This is the error output using ant:
     ...
     [exec] [ant:javac] Note: Some input files use unchecked or unsafe operations.
     [exec] [ant:javac] Note: Recompile with -Xlint:unchecked for details.
     [exec] [ant:javac] 20 warnings
     [exec] :ant-aspectj
     [exec] :ant-jar
     [exec] :ant-native_prepare
[sudo] password for ecf: 
     [exec] 
     [exec] FAILURE: Build failed with an exception.
     [exec] 
     [exec] * What went wrong:
     [exec] Execution failed for task ':ant-native'.
     [exec] > exec returned: 2
     [exec] 
     [exec] * Try:
     [exec] Run with --stacktrace option to get the stack trace. Run with --info or --debug option to get more log output.
     [exec] :ant-native FAILED
     [exec] 
     [exec] BUILD FAILED
     [exec] 
     [exec] Total time: 34.987 secs

Note: I do not have the post-build set up to be password-less on my system.

If I run gradlew all or ant all without the post-build, it completes successfully. Something seems to be going wrong with the sudo password prompt. Although I see the password prompt in the console output, it does not pause to allow me to type in my password, just outputs the prompt and fails immediately.

#52 Updated by Greg Shah about 7 years ago

The weird thing (with this sudo password prompt issue) is that I don't see this problem. My system is not setup for passwordless sudo. I get prompted and the build pauses just like before. When I authenticate, the post-build runs and it all works fine.

I'm not sure what is different between Eric's system and mine.

#53 Updated by Greg Shah about 7 years ago

I've recreated this failure on my system. In my case, I was installing to a directory that did not exist. After I created that directory the subsequent build worked.

Please note that it is possible that my use of sudo to create the /opt/spawner directory, meant that the build (which was run seconds after creating the directory) did not need to prompt for sudo. So if the problem was the prompt, this bypassed it.

Eric: Make sure that all of your parameters are correct and that the target directory exists. If it still fails, try sudo ls -l and then retry the build.

#54 Updated by Hynek Cihlar about 7 years ago

Greg Shah wrote:

Eric: Make sure that all of your parameters are correct and that the target directory exists. If it still fails, try sudo ls -l and then retry the build.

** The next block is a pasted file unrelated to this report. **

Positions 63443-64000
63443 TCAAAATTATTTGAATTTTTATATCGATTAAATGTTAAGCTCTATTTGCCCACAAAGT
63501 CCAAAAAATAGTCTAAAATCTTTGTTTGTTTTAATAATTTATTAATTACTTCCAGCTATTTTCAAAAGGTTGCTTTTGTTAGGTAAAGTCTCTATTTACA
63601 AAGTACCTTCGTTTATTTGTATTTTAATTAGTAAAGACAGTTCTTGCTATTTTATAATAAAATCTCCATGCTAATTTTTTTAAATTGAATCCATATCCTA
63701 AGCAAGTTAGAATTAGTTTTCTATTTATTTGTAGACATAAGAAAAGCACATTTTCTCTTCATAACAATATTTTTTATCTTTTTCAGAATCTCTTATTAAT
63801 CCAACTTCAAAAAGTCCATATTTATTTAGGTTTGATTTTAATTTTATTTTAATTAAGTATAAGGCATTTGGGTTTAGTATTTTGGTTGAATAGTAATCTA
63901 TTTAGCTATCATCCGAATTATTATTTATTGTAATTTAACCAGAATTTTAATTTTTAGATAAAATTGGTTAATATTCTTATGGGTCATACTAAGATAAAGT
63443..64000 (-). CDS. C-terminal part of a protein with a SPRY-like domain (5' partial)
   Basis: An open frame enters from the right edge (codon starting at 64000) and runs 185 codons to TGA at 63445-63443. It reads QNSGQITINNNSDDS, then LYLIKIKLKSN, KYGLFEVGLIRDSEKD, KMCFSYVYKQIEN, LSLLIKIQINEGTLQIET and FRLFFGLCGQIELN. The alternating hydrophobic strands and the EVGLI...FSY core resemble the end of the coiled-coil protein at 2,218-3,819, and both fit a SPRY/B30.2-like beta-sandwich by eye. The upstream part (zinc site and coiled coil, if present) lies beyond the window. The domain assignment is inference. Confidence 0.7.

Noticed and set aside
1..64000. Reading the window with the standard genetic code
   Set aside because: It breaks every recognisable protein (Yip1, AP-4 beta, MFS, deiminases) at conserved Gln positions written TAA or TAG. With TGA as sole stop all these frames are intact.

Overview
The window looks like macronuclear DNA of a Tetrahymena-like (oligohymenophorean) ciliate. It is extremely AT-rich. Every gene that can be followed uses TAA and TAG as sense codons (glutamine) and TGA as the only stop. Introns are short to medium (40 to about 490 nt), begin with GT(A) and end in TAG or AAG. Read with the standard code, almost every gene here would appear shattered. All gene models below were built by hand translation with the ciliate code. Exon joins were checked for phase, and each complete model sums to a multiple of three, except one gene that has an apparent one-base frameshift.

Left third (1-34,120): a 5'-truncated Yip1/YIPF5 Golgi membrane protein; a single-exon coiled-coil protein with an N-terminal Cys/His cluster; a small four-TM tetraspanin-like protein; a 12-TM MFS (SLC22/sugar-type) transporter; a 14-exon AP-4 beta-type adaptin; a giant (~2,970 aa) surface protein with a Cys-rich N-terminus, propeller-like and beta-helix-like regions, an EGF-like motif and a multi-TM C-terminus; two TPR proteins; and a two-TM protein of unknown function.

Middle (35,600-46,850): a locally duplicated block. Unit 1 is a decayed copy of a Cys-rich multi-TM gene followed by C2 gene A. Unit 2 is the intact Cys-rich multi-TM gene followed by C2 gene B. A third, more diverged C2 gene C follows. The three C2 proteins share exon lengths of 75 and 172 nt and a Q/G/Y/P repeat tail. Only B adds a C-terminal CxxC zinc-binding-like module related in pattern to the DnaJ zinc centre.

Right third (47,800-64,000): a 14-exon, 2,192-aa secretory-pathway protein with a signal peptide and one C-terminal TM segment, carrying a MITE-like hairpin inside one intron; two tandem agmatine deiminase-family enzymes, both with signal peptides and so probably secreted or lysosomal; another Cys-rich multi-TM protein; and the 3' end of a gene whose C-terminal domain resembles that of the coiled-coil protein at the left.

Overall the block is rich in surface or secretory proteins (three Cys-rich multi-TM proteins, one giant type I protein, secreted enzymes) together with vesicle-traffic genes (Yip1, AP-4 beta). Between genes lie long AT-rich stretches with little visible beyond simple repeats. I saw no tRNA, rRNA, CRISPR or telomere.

Eric, also if you haven't tried already, please run gradlew with --info or --debug, these should give more verbose output.

#55 Updated by Greg Shah about 7 years ago

I just tried the build (including the post-build step that needs sudo) in a mode where it needed to prompt me. When I use the correct parameters, it does prompt and it does pause for input. But the input I provide is never accepted. I type my password and then hit enter and nothing happens. I hit enter again and it accepts it but then prompts me again.

There may be a real problem here.

#56 Updated by Eric Faulhaber about 7 years ago

I've seen exactly this problem, too. I worked around it by using sudo for something else (as Greg notes in #2699-53), just before I build.

#57 Updated by Ovidiu Maxiniuc about 7 years ago

Greg,

I am trying to do a custom build, and I need to add a new jar to fwd, but gradle will only accept it from https://proj.goldencode.com/artifacts/com/goldencode/.
Do I need special credentials for that?

Thanks!

#58 Updated by Greg Shah about 7 years ago

Are you implementing a customized version of Hibernate or one of the other 3rd party jars we depend upon?

Today we have a manual process for deploying the Hibernate jar to that location. Either Eric or myself can deploy it. Since this should change very infrequently, we were hoping this is OK.